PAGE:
Self-supervised Visual Transformers with Resolution Consistency for Remote Sensing
||Self-supervised Visual Transformers with Resolution Consistency for Remote Sensing|
||Hao Hu <email@example.com>|
||Kungliga Tekniska högskolan|
||2022-03-07 – 2022-10-01|
In the past decade deep learning has achieved great success in computer vision due to explosive amount of visual data. Such achievements demonstrate the necessity and importance of collecting large scale datasets in order to train those data-hungry neural networks, which could be problematic for certain specific areas. The challenges are twofold. First, collecting large amount of data is practically prohibitive for many real-world applications. Second, most deep learning methods rely on labeled data, whose acquisition could be costly and impractical. To overcome such challenges, people are turning their attentions to the transfer learning and self-supervised learning. The former one tries to learn to produce general data presentations without the guidance of labels, while the later one focuses on adapting pretrained neural networks from a source domain to a target domain such that the target data can also benefit from the general knowledge learnt from the source dataset.
Noticed by their success in computer vision, deep neural networks are also increasingly favored by the remote sensing community. Thanks to public satellites such as Sentinel 2, it is become possible to acquire significantly more Earth Observation (EO) images than it was ever before, accelerating the research of applying deep learning-based approaches to remote sensing domain. Considering that most of remote sensing tasks normally require pixel level outputs, it could be extremely costly to build a large EO dataset for training networks with label supervision. Thus, combining transfer learning and self-supervised learning becomes a feasible solution. However, EO data also brings its own challenges, one of which could be the image resolution. Since pixels of EO data need to represent objects with enough details, each image can have a very high resolution, which prevents them from fitting the GPU memories for training or leads to impractical training time.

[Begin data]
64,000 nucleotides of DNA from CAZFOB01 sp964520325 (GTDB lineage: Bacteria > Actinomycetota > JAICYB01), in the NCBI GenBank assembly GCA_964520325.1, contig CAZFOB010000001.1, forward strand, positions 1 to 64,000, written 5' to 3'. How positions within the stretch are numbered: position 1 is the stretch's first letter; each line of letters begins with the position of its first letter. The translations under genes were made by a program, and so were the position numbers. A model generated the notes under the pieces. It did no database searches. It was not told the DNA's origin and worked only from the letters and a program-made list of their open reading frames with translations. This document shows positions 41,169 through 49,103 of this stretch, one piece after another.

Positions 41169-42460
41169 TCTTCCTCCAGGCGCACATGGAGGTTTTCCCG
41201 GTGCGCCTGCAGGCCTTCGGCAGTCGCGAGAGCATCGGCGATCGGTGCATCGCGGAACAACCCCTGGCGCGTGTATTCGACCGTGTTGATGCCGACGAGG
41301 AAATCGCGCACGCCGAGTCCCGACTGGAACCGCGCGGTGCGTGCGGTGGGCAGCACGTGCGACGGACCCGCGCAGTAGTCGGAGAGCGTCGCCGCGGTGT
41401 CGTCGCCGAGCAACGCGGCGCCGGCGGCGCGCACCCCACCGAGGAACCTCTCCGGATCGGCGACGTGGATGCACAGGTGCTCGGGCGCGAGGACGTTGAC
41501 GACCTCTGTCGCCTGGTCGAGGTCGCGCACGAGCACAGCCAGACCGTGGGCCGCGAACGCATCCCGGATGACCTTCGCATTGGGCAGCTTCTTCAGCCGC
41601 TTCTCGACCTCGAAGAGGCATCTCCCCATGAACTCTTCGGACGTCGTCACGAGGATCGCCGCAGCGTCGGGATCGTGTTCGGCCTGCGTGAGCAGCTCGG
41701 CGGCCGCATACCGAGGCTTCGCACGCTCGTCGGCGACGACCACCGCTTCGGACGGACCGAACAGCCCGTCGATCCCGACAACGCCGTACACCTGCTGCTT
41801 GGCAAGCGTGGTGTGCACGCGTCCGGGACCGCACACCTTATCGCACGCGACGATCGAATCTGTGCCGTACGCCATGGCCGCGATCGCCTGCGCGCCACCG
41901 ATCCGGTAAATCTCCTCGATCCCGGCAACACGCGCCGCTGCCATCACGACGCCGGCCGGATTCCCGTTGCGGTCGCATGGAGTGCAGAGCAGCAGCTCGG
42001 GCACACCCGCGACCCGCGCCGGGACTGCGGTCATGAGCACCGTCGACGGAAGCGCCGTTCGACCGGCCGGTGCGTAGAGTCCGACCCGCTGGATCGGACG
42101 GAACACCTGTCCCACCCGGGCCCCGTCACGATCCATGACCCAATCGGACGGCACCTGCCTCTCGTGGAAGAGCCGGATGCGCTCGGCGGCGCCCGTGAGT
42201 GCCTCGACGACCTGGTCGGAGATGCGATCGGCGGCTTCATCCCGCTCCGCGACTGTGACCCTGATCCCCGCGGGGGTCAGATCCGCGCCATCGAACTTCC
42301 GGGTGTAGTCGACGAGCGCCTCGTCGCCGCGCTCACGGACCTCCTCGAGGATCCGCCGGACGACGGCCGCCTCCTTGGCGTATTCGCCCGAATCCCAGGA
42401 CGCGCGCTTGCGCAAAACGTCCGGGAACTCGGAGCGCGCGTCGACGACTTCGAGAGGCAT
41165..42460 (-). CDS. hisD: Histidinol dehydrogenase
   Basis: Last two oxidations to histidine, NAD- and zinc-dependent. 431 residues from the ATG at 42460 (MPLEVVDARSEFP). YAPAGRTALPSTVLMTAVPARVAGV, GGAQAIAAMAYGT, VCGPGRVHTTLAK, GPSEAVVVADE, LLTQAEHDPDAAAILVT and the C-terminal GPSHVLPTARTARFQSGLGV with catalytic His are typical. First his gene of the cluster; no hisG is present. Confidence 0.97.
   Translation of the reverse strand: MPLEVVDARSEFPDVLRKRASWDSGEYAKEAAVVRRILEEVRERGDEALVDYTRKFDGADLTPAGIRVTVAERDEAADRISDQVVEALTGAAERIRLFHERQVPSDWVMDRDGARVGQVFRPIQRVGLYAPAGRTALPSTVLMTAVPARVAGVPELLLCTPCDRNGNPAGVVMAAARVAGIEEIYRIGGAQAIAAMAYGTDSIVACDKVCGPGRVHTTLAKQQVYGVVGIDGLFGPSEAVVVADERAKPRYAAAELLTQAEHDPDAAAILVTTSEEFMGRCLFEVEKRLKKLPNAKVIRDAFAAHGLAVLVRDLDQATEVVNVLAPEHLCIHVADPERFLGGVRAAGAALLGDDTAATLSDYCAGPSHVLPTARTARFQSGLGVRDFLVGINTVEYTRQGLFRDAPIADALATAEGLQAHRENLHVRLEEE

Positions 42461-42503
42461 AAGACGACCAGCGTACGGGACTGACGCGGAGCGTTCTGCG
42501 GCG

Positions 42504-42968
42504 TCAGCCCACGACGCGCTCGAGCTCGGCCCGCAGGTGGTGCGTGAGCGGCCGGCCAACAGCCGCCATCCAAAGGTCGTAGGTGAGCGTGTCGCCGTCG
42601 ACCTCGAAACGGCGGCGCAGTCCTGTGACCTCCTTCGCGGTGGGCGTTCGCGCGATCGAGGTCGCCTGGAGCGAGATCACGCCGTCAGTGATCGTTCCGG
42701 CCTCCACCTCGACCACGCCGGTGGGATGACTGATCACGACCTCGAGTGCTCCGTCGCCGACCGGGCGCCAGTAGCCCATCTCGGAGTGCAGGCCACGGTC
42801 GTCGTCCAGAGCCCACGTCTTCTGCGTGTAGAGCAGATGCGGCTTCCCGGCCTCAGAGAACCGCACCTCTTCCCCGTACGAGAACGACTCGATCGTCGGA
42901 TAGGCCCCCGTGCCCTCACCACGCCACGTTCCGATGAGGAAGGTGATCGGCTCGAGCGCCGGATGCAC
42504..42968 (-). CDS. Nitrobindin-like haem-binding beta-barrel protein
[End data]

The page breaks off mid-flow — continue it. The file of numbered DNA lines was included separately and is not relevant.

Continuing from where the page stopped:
In the context of self-supervised transfer learning, we tackle this challenge by using different resolutions for self-supervised pretraining and supervised fine-tuning, respectively. That is, we resize the large-scale source images into a smaller resolution for self-supervised pretraining such that they can be fitted for affordable GPU hardware. Then with the pretrained network we fine-tune it on the small target dataset with the high resolution to make sure the pixel-wise output still contains enough details. To achieve this, we propose two improvements over the commonly used approaches. First, we use Visual Transformers (ViTs) as our neural network backbones to avoid the disagreement between pretraining and fine-tuning input resolutions. Second, we impose a consistency loss between representations of low- and high-resolution images to make sure they are representing the same global contents. In our experiments, we will pretrain the ViT on the large-scale Functional Map of the World (fMoW) Dataset using the state-of-the-art self-supervised learning, then fine-tune it on xView 2 dataset for building detections. We expect that both improvements can lead to higher performance on the target dataset.